Myrtle Materia Medica


The name myrtle derives from the Greek myrtos. In ancient times, myrtle was the symbol of love, immortality, peace, justice, honor and authority. There are a number of varieties of myrtle. In aromatherapy, green (linalool type) and red (cineole type) varieties are used.

Myrtle was a prized medicinal plant among ancient physicians but fell into obscurity until the mid-19th century when its use was revived a French physician. The Egyptians used myrtle to treat facial tics and the Romans used it for respiratory and urinary disorders. The Greeks considered it to be an aphrodisiac.

In the modern era, myrtle oil is more commonly used than are herbal infusions, tinctures etc. The essential oil exerts the following therapeutic actions: anti-allergic; antiseptic; antispasmodic; astringent; carminative; expectorant; decongestant (lymphatics and venous system); immune stimulant; liver and gall bladder stimulant; parasiticide; sedative; uterine tonic.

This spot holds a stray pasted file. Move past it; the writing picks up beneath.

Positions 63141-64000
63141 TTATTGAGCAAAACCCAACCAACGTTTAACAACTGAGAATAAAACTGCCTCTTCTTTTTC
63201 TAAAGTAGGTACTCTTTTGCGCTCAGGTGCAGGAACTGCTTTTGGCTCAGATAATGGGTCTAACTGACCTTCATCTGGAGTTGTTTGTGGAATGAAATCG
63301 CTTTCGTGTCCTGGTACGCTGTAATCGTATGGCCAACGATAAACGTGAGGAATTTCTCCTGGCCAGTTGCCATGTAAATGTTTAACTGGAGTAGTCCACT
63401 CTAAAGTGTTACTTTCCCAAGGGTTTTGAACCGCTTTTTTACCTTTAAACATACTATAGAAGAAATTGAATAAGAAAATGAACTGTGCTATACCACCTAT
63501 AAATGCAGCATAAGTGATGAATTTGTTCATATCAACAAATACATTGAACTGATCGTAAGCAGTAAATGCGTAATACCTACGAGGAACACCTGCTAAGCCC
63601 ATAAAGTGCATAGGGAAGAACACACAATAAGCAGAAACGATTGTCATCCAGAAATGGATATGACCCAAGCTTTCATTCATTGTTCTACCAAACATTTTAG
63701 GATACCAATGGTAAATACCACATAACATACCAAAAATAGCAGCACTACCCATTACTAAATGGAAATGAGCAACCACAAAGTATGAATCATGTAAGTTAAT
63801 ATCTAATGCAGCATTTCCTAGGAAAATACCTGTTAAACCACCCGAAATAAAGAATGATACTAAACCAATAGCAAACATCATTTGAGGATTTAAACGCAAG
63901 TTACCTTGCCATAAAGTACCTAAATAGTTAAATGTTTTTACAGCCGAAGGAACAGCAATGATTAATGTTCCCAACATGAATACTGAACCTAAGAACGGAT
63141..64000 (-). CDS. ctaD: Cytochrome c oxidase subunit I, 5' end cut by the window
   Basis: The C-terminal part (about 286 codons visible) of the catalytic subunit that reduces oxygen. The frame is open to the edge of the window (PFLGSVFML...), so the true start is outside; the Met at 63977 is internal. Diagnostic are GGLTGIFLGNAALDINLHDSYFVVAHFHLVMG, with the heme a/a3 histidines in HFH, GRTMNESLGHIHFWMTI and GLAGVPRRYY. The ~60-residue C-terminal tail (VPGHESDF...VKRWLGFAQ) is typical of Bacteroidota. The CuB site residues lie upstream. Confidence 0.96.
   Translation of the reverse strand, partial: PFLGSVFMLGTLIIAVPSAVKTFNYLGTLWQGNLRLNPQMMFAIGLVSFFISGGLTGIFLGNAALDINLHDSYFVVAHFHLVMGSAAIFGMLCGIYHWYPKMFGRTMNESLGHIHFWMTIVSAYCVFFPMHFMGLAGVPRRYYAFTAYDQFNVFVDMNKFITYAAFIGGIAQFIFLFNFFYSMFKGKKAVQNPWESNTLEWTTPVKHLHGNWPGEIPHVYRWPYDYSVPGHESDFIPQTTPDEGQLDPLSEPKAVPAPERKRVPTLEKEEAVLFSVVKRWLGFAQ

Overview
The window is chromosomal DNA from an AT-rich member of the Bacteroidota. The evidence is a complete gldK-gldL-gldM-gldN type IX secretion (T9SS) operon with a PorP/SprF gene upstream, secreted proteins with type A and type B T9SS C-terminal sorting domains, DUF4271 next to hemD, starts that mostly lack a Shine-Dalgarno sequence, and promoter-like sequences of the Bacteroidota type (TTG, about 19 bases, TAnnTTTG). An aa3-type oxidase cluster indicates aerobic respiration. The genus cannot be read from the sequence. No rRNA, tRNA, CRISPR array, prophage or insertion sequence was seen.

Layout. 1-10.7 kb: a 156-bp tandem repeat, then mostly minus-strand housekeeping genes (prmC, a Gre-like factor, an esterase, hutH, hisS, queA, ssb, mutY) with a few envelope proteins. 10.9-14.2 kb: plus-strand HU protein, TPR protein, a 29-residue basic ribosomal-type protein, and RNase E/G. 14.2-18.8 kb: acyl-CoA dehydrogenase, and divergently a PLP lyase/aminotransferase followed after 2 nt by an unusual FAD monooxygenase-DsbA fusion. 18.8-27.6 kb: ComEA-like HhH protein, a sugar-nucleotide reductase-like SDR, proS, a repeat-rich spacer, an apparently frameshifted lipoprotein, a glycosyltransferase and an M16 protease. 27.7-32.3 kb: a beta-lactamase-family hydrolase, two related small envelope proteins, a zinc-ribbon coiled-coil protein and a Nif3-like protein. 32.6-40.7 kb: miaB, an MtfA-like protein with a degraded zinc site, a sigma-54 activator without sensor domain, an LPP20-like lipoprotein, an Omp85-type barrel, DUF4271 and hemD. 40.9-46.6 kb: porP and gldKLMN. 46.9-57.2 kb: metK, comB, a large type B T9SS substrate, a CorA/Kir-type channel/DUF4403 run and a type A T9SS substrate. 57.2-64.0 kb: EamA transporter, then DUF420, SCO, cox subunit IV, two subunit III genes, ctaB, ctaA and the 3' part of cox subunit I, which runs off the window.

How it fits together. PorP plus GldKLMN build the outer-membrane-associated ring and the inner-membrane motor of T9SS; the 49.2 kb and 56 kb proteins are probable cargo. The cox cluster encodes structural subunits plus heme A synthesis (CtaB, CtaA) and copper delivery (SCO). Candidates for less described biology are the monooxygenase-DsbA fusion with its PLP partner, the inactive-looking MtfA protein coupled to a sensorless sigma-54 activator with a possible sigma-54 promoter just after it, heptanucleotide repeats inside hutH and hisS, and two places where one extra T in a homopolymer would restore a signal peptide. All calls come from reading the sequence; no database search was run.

Download this chapter to learn more about MYRTLE—Myrtus communis.

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20 pages excerpted from Berkowsky’s Synthesis Materia Medica/Spiritualis of Essential Oils.

Miasm: Tubercular
Sefirot: Binah/Chesed Interface
Constitutional Type: Neurasthenia
Spiritual PhytoEssencing Core Perspectives: plant characteristics and historical perspectives; herbal medicine and aromatherapy; homeopathic remedy Stannum metallicum and the Silver series; lungs, air organism and the Metal Element; references to myrtle in Scripture; the Book of Esther; neurasthenia; Tubercular miasm; Binah/Chesed Interface.

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